With transistor switch 131 turned ON by the voltage waveform of FIG. 6K from a time just prior to t6 to a time just subsequent to t10, the output of the first column drive generator (FIG. 6I) is applied directly to column line Y1 to produce the waveform shown in FIG. 6U. With respect to the second column line Y2, as the transistor switch 132 is ON from a time just prior to the time t6 to a time just prior to the time t8 and as the transistor switch 136 is ON from a time just prior to t8 to the remainder of the period of the cycle, the waveform of voltage appearing on column line Y2 is a composite of the waveforms from the first column drive generator 125 and the second column drive generator 126. Thus, over the period of time from a time just prior to t6 to a time just prior to t8, the first column drive generator output appears on the column line Y2 and from the time just prior to t8 for the remainder of the cycle the waveform of the second column drive generator appears thereon. The resultant waveform appearing on column line Y2 is shown in FIG. 6V. Similarly, the switching of the waveforms of the first and second column drive generators onto the third column line Y3 in response to the gating waveforms of FIGS. 6O and 6P produces the composite output shown in the waveform of FIG. 6W. Finally, the voltage appearing on the fourth column line Y4 shown in FIG. 6X is produced by combining the outputs of the first and second column generators in response to the gating waveforms of FIGS. 6W and 6R.

To obtain a signal which represents the difference in charge or signal stored in the first and second cells of each of the devices, a differential amplifier 140 is provided. The non-inverting input terminal 141 of the differential amplifier is connected to the first row line X1 and the inverting input terminal 142 of the differential amplifier is connected to the second row line X2. The output of the differential amplifier 140 is connected through a capacitor 143, and the source to drain conduction path of transistor 144 to ground. The gate of the transistor 144 is connected to the output of restorer circuit 145 which is synchronized with the pulses from the timing generator 61 to provide restorer pulses, as shown in FIG. 6T, which are utilized to reference the output of the differential amplifier 140 at the beginning of each algebraic summation of signals corresponding to the charge packets stored in the devices of the apparatus. The output of the differential amplifier 140 is coupled through capacitor 143 to the input terminal 146 of amplifier 147, the output from which is obtained at terminal 148.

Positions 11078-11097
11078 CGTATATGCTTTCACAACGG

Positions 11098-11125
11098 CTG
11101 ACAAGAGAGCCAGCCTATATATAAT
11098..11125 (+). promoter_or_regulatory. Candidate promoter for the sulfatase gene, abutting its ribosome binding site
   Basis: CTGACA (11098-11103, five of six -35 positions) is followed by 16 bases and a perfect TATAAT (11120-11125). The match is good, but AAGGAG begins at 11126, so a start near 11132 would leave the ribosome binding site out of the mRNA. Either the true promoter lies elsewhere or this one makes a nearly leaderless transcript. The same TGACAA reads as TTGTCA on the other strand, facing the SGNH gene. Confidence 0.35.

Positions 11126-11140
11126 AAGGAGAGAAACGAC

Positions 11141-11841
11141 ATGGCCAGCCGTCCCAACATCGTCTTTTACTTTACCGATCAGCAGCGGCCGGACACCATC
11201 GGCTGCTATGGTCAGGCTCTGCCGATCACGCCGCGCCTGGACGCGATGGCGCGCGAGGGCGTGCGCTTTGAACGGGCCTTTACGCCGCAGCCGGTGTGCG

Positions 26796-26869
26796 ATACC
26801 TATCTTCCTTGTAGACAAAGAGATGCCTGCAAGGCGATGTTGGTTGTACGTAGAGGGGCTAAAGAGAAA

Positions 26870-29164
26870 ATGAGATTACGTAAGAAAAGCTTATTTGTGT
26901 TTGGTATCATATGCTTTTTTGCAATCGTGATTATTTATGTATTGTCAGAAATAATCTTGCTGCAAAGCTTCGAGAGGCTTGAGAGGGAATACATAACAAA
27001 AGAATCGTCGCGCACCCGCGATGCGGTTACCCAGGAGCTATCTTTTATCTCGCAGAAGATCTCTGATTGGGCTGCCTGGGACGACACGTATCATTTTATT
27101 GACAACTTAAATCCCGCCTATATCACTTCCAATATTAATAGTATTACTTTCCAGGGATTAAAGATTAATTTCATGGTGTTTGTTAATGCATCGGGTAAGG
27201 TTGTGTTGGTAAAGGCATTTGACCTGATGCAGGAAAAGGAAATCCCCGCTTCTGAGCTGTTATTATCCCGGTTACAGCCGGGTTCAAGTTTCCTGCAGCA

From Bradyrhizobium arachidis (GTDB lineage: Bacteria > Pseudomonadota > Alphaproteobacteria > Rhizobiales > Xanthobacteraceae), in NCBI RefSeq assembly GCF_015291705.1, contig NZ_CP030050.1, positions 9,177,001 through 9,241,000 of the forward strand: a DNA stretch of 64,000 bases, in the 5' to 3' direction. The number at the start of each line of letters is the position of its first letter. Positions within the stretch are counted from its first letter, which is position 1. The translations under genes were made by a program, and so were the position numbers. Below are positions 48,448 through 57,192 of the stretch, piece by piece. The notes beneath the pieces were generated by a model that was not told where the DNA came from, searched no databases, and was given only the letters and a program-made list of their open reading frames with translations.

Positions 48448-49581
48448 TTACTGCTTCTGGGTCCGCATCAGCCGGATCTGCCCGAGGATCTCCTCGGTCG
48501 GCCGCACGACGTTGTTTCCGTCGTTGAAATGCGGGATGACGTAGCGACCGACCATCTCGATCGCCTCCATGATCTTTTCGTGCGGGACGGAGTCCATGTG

As pointed out in connection with the device of FIGS. 1, 2 and 3, the transfer of charge from a first storage region to a second storage region of a first storage cell induces a signal of one polarity on the first row line X1. Conveniently, this polarity may be designated positive. If the charge is initially stored in the second storage region and transferred to the first storage region, a signal of the opposite sign is induced on the first row line X1. Similarly, for the second storage cell of a device, the transfer of charge from a third storage region to a fourth storage region induces a signal on the second row line X2 positive in polarity. However, as the differential amplifier 140 derives a signal which is the difference in the signals on the first and second row lines X1 and X2, the signal on row line X2 is subtracted from the signal on row line X1. Thus, a net signal is obtained which represents the algebraic sum of the charges stored in the first and second cells of the device. When charge is transferred from the second storage region of the first storage cell of a device, a negative signal is induced on the first row line X1. Similarly, when charge is transferred from the fourth storage region to the third storage region of the second storage cell of the device, a negative signal is induced on the second row line X2. As the first storage electrode and the third storage electrode of each device is connected to a common column line, the transfers of charge referred to in the first and second storage cells take place in unison, that is, charge is either stored in the first and third storage regions and transferred to the second and fourth regions or vice versa. Thus, a difference in charge in the first and second storage cells is always obtained. However, the polarity of this difference depends upon the direction of transfer, that is, whether charge is being transferred from the first and third storage regions to the second and fourth storage regions or vice versa. Thus, by the appropriate control of the transfer of charge, not only can signals be derived which represent algebraic sums of a sequence of charges stored in each device, but also algebraic sums of those sums can be derived.